NASA released its first digital, interactive graphic novel on Saturday in celebration of National Comic Book Day. “First Woman: NASA’s Promise for Humanity” imagines the story of Callie Rodriguez, the first woman to explore the Moon.
While Callie’s story is fictional, the first woman and the first person of color will walk on the Moon, achieving these historic milestones as part of NASA’s Artemis missions. Through this graphic novel, NASA aims to inspire the next generation of explorers – the Artemis Generation.
Download, read, and interact with “First Woman” or listen to the audio version exclusively on NASA’s SoundCloud.
“The story of Callie captures how passion, dedication, and perseverance allow us to turn our dreams into reality,” said NASA Deputy Administrator Pam Melroy. “Callie, much like myself, grew her skills, seized learning opportunities, and overcame challenges to become a NASA astronaut. Her diversity is reflected in our own astronaut corps today – it’s important we can see ourselves as the explorers among the stars.”
The 40-page comic book highlights NASA technologies for traveling to, landing on, and exploring the Moon. The digital format comes to life, letting readers engage and interact through augmented reality elements using the First Woman website or their mobile devices.
Readers can download the First Woman application for Android or iOS to explore life-sized environments and 3D objects, including NASA’s Orion spacecraft and the lunar surface. Additional content includes videos, games, challenges to earn collector badges, and ways to virtually participate in NASA missions.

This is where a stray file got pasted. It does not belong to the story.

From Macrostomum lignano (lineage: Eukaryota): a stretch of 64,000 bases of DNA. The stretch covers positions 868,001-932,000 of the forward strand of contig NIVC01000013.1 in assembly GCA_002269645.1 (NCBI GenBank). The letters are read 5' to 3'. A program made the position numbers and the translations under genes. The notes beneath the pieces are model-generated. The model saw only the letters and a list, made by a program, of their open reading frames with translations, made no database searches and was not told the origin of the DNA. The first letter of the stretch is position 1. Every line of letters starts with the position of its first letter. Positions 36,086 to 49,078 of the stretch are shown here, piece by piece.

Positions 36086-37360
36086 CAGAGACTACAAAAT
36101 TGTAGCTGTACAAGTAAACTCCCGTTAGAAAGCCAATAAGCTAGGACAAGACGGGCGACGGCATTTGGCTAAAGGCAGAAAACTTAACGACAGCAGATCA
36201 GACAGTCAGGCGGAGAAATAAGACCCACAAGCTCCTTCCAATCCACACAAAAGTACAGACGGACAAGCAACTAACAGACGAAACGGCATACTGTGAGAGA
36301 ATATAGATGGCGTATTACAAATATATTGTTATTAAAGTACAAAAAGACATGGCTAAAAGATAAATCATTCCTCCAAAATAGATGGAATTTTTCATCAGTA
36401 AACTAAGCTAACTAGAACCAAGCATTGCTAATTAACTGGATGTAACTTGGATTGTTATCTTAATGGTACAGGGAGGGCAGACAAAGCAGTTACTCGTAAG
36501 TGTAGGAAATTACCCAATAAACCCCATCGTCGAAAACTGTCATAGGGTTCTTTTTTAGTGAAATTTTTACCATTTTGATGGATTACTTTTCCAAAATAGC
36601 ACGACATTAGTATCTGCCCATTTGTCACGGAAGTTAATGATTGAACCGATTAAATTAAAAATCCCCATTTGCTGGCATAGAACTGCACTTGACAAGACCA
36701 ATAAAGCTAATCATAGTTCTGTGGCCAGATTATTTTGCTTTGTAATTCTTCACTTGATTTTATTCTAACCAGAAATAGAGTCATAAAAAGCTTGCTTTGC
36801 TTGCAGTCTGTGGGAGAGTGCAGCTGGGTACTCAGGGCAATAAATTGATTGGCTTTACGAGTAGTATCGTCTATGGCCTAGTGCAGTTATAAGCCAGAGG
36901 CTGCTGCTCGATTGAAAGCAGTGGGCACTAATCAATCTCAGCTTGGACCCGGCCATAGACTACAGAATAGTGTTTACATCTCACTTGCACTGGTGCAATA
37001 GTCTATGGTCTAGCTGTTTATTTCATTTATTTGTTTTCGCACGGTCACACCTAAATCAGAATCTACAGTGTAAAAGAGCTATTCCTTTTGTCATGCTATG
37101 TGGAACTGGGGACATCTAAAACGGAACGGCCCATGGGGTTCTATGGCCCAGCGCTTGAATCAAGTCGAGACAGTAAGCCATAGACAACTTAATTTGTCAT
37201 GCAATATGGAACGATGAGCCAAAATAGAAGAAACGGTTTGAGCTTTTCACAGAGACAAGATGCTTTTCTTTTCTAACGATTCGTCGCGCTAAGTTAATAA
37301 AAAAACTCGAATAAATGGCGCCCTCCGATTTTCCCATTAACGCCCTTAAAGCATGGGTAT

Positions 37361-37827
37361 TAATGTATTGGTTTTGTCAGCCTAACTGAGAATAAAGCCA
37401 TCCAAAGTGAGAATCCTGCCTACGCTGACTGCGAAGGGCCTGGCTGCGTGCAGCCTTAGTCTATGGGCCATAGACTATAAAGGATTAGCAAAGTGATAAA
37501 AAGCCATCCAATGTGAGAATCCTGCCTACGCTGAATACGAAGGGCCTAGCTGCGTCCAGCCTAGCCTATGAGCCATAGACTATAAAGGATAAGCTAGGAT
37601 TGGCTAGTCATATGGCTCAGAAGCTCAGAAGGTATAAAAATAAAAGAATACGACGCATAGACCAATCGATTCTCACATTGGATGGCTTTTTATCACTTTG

“We crafted this graphic novel and digital ecosystem to share NASA’s work in a different and exciting way,” said Derek Wang, director of communications for the Space Technology Mission Directorate at the agency’s Headquarters in Washington. “We set out to make the content both engaging and accessible. From space fans of all ages to hardworking educators looking for new ways to get students excited about STEM, we hope that there is something for everyone to enjoy.”
NASA plans to release a Spanish version of the first issue of the comic book, “From Dream to Reality,” on the website in the future.
Let’s hope that when the most important considerations for selecting Artemis astronauts is their sex and skin color, that if they should encounter “tragedy along the way,” such as befell Apollo 13, that they have the ‘Right Stuff’ to prevail. When priorities are not set appropriately, you create a situation of an accident waiting to happen. These astronauts aren’t passengers on a bus, they are the drivers!
Some people have expressed concern about how few young men are attending college in recent decades.
Might it be that young men feel the playing field is not level and meritocracy is a word that nobody uses anymore?